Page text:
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Dragon cargo ship departs space station and goes towards Earth – Space flight now



SpaceX’s Cargo Dragon capsule departs from the International Space Station on Thursday. Credit: NASA TV / Space now

A SpaceX cargo capsule disconnected from the International Space Station on Thursday and headed for splashdown in the Gulf of Mexico after a two-day delay to wait for Tropical Storm Elsa to clear the area.

Flying in autopilot mode, the Cargo Dragon capsule backed away from the space station’s Harmony module at 10.45 EDT (1445 GMT) Thursday as the complex sailed more than 250 miles across the South Atlantic.

The spacecraft fired thrusters to leave the vicinity of the space station and set the scene for re-entry and splashdown in the Gulf of Mexico south of Tallahassee, Florida, around 1 p.m. 23.29 EDT Friday (0329 GMT Saturday).

The non-piloted supply ship spent 33 days at the space station since docking there on June 5, two days after launching aboard a SpaceX Falcon 9 rocket from NASA’s Kennedy Space Center in Florida.

The mission, which ends Friday, is SpaceX’s 22nd return cargo flight to the space station since 2012. NASA has contracts with SpaceX and Northrop Grumman to fly commercial shipping missions to the station.

On the trip up to the space station, the Dragon capsule delivered more than 7,300 kilos of cargo, including experiments and upgraded solarrays. Astronauts Shane Kimbrough and Thomas Pesquet installed and rolled the roll-out of solarrays on three spacewalks last month.

After unpacking the ship’s payload cabin, the station’s astronauts loaded about 2,400 kg of research specimens, experiments and other equipment to return to Earth, according to a NASA spokesman.

A view of the return cargo packed inside SpaceX’s Dragon supply ship. Credit: Thomas Pesquet / ESA / NASA

Experiments coming back to earth include a pharmaceutical study by Eli Lilly and Company looking at how gravity affects freeze-dried materials. On Earth, freeze-drying medicines for long-term storage result in layers with structural differences, and scientists want to know if samples that are freeze-dried in microgravity on the space station have a different structure.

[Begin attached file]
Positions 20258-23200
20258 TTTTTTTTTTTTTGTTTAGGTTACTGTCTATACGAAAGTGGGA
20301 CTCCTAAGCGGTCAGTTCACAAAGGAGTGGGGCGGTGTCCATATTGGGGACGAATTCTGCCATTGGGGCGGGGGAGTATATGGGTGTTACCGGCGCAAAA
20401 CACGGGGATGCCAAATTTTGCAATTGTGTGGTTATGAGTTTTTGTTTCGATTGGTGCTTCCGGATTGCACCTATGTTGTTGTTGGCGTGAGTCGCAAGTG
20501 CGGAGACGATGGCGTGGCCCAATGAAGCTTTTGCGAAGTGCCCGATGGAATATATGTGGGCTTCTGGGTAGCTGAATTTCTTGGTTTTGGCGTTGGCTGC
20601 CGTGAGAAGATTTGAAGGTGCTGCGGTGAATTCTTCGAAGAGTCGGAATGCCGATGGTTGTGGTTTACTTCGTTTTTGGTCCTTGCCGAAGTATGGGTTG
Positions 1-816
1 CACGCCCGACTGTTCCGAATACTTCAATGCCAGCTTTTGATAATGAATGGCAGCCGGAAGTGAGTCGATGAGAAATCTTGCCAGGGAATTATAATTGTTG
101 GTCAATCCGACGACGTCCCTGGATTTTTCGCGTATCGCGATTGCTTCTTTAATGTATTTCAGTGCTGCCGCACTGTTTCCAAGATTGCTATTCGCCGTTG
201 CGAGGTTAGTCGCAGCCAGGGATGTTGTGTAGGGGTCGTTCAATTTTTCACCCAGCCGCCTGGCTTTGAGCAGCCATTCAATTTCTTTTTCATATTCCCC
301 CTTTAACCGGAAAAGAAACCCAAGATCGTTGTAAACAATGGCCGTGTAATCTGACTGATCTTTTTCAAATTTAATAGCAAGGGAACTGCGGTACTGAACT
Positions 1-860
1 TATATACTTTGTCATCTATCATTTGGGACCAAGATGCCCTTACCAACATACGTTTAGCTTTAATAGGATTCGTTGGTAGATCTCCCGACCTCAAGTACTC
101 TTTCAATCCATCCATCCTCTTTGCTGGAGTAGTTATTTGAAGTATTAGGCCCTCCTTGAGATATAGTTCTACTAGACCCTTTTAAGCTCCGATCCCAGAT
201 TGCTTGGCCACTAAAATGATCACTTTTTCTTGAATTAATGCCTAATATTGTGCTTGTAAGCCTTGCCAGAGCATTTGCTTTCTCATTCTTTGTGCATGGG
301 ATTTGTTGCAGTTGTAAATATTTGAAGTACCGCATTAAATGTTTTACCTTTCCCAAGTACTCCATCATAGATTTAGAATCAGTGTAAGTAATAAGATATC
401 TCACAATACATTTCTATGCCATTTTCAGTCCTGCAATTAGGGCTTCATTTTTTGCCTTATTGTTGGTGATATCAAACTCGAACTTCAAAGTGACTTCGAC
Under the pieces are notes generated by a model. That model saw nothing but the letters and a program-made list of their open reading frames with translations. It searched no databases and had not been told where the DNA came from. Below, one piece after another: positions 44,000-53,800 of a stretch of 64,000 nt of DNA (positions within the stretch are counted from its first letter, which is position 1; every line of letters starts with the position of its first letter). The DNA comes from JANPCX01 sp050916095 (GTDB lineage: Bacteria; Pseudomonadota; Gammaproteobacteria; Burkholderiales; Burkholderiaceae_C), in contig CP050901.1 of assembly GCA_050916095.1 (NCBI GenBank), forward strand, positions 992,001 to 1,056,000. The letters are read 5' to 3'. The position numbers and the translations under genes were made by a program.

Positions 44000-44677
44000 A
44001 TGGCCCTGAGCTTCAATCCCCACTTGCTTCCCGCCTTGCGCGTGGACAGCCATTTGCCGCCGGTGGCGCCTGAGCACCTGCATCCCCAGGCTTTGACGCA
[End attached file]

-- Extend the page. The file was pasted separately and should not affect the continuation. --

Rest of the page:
The Dragon capsule also returns an experiment that assesses how gravity affects the structure, composition, and activity of oral bacteria. The data could help design treatments to combat oral diseases on long-term space missions to the moon and Mars, according to NASA.

Leah Cheshier, a NASA spokeswoman, said the Dragon capsule also returns to Earth with space travel equipment, including a pistol grip tool, torque wrench, cooler, water sampling kit and space drag components, such as gloves.

“I want to thank all the SpaceX and NASA teams and all the scientists, engineers and scientists who have equipment on this vehicle,” Kimbrough said after the Dragon spacecraft left the station on Thursday. “It was a fantastic vehicle. It kept us busy for the last month doing a lot of good science. ”

The Dragon spacecraft will close its available trunk section at 22.41 EDT Friday (0241 GMT Saturday). The pressureless trunk hosts the ship’s photovoltaic system.

The capsule fires its Draco thrusters at 10:45 EDT (0245 GMT) in a nine-minute deorbit combustion to slow the vessel’s speed enough to fall back into the atmosphere.

After plunging into the atmosphere with a heat shield to protect against scorching temperatures, the Dragon capsule will use four parachutes a few minutes before spraying into the Gulf of Mexico at. 23.29 EDT (0329 GMT).

SpaceX’s “Go Navigator” recovery ship will be close to the Dragon Capsule’s splashdown zone south of Tallahassee. SpaceX crews pull the spacecraft out of the ocean and begin unpacking time-sensitive cargo, including experimental freezers to preserve sensitive samples returned from the space station.

The experiments will be ferried ashore by helicopter so scientists can quickly begin analyzing the results.

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Follow Stephen Clark on Twitter: @ StephenClark1.




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